If Roy Choi’s POT is the dispensary, than Commissary is the rooftop grow-house overlooking Wilshire Boulevard. The chef and Kogi founder’s latest venture is a vegetable-centric restaurant located on the second floor of the Line Hotel. Looking around the place, Choi’s 2013 MAD lecture comes to mind, where he spoke of the ability—or rather the courage—to feed quality, healthful food to the masses. Here, a greenhouse replaces the traditional brick and mortar structure, complete with a garden of overflowing plants. Its doors officially opened last night, and here’s what stood out about Papi Chulo’s new digs.
There Aren’t Any Words on the Menus
Commissary’s picture-only menus come tucked inside a repurposed envelope, bearing the names and (fake) addresses of Commissary employees. In five separate enclosed boxes that delineate different price ranges, you’ll see hand-drawn pictures of food items like corn, a radish, an eggplant, a fig, a and a scallop. In case you are struggling to decipher the image, tiny letters placed next to each picture refer back to a footnote. A separate index card provides further details behind each dish. Slightly confusing? Maybe, but nothing insurmountable.
It’s in a Greenhouse
Let’s hope you don’t mind the occasional fly or ant on your table, because you’re in an actual greenhouse bustling with plant life. The interior space was designed by frequent Choi collaborator and landscape architect Sean Knibb (who also designed POT). Think of a lush, tropical version of the Ace Hotel rooftop—minimalist and chic. The inside is decorated with an array of ferns and greenery while potted plants hang from the ceiling. Revolving fans and a large air vent running through the center of the space do a stellar job of keeping you cool (remember, this place ideally traps heat). Bring your swim trunks just in case: 20 feet away is a pool where you can order drinks and food from a separate (for now) menu.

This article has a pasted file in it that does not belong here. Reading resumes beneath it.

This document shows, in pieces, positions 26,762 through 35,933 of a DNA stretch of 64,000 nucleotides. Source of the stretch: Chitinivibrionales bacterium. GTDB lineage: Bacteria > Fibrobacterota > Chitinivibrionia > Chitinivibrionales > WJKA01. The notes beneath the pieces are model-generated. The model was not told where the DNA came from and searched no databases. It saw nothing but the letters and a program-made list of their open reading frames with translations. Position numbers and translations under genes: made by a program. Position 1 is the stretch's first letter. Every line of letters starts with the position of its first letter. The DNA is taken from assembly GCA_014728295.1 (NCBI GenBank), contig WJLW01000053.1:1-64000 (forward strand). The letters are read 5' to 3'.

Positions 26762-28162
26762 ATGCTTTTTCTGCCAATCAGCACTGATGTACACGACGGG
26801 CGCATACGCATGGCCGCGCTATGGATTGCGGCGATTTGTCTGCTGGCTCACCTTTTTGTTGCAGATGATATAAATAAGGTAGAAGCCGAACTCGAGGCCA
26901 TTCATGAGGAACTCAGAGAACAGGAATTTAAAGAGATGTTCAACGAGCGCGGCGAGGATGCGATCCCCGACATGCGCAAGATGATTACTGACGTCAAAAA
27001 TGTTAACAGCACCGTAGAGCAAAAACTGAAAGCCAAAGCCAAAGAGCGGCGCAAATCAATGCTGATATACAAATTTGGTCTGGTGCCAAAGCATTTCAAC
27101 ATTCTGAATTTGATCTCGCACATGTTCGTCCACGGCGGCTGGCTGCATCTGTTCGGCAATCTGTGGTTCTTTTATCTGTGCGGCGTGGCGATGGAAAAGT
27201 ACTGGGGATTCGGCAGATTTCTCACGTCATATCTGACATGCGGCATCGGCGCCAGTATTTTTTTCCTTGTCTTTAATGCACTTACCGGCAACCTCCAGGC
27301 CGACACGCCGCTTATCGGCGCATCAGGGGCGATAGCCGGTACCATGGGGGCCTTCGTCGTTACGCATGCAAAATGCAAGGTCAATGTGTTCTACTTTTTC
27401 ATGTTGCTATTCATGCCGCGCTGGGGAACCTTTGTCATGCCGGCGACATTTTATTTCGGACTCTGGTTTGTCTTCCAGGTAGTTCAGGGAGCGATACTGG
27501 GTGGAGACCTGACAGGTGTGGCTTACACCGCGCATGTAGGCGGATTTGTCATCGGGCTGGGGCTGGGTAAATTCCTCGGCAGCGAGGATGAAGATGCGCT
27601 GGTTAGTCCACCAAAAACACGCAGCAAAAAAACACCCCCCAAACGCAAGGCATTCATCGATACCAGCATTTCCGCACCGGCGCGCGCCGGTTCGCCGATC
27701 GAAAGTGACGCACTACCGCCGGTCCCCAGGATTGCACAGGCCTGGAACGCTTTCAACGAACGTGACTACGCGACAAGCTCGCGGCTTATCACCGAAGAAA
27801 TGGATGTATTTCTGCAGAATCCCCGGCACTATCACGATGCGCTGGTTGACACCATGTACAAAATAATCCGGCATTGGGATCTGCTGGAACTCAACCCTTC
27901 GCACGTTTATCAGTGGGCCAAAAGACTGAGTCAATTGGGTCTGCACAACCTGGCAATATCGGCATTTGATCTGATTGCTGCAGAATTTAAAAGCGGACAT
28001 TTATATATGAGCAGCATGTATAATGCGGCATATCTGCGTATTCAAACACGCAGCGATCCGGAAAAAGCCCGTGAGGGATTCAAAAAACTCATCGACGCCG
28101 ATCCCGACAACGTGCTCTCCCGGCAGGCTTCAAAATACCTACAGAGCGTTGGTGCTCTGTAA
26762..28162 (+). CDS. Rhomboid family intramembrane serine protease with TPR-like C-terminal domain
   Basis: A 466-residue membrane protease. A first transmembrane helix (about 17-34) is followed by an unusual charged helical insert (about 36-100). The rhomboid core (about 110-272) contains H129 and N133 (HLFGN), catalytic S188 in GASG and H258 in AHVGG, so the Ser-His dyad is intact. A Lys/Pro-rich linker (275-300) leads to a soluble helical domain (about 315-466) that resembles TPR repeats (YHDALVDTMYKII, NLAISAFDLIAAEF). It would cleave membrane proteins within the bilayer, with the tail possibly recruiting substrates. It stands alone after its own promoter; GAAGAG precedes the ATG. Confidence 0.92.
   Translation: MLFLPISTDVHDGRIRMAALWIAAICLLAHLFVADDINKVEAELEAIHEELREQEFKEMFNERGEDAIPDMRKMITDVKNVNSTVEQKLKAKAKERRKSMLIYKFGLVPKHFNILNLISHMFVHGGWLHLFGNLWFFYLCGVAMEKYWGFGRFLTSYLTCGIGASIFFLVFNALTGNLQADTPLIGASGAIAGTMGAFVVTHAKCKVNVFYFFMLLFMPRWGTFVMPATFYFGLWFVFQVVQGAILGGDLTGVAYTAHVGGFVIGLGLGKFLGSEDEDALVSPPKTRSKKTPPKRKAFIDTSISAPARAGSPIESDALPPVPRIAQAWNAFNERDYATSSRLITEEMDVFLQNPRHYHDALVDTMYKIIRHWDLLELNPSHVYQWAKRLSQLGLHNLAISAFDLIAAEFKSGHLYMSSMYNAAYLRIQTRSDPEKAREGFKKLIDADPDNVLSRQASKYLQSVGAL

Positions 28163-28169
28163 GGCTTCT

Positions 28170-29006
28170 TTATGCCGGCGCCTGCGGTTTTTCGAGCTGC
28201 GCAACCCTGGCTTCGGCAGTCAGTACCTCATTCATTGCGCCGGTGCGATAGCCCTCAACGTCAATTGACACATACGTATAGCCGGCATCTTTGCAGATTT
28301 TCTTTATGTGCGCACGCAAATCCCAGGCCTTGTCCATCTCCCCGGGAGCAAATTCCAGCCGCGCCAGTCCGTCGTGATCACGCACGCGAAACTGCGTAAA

Vegetables and “Mother Sauces”
Choi’s concept focuses on vegetables, giving a nod to the farmers who grow California’s bountiful produce. While there are plenty of meat options, vegetables are the star. Among the flora: grilled radicchio and romaine with bacon, avocado, peaches and Parmesan; grilled corn with kochukaru (crushed red chile pepper); roasted and grilled carrots; and radishes with butter, chiles and lemon. Nearly all the items on the menu are paired with one of five “mother sauces” that are explained on the aforementioned index card: brown (chiles, soy), green (garlic), red (chiles, garlic, onion), yellow (onion, soy) and rainbow (nuts, garlic, chiles).
Cocktails are Crazy, Again
The inventive Matthew Biancaniello, who also developed the drinks menu for POT, heads the cocktail program here. The produce theme makes its way to the bar, too, where you can order gin and fresh beet, watermelon or carrot juice. In a Food & Wine interview, Choi likened them to “spiked agua frescas.” There is a tomato and okra (!) cocktail with cachaca, zebra heirloom tomato, and lovage; the Pimp’s Cup combines rhubarb, shiso, cucumber and ginger. The drinks are served in the kind of plastic deli containers you usually cram potato salad into. You can say one thing for Choi’s new country club for the masses—it’s never condescending.
Commissary, 3515 Wilshire Blvd., Koreatown, 213-381-7411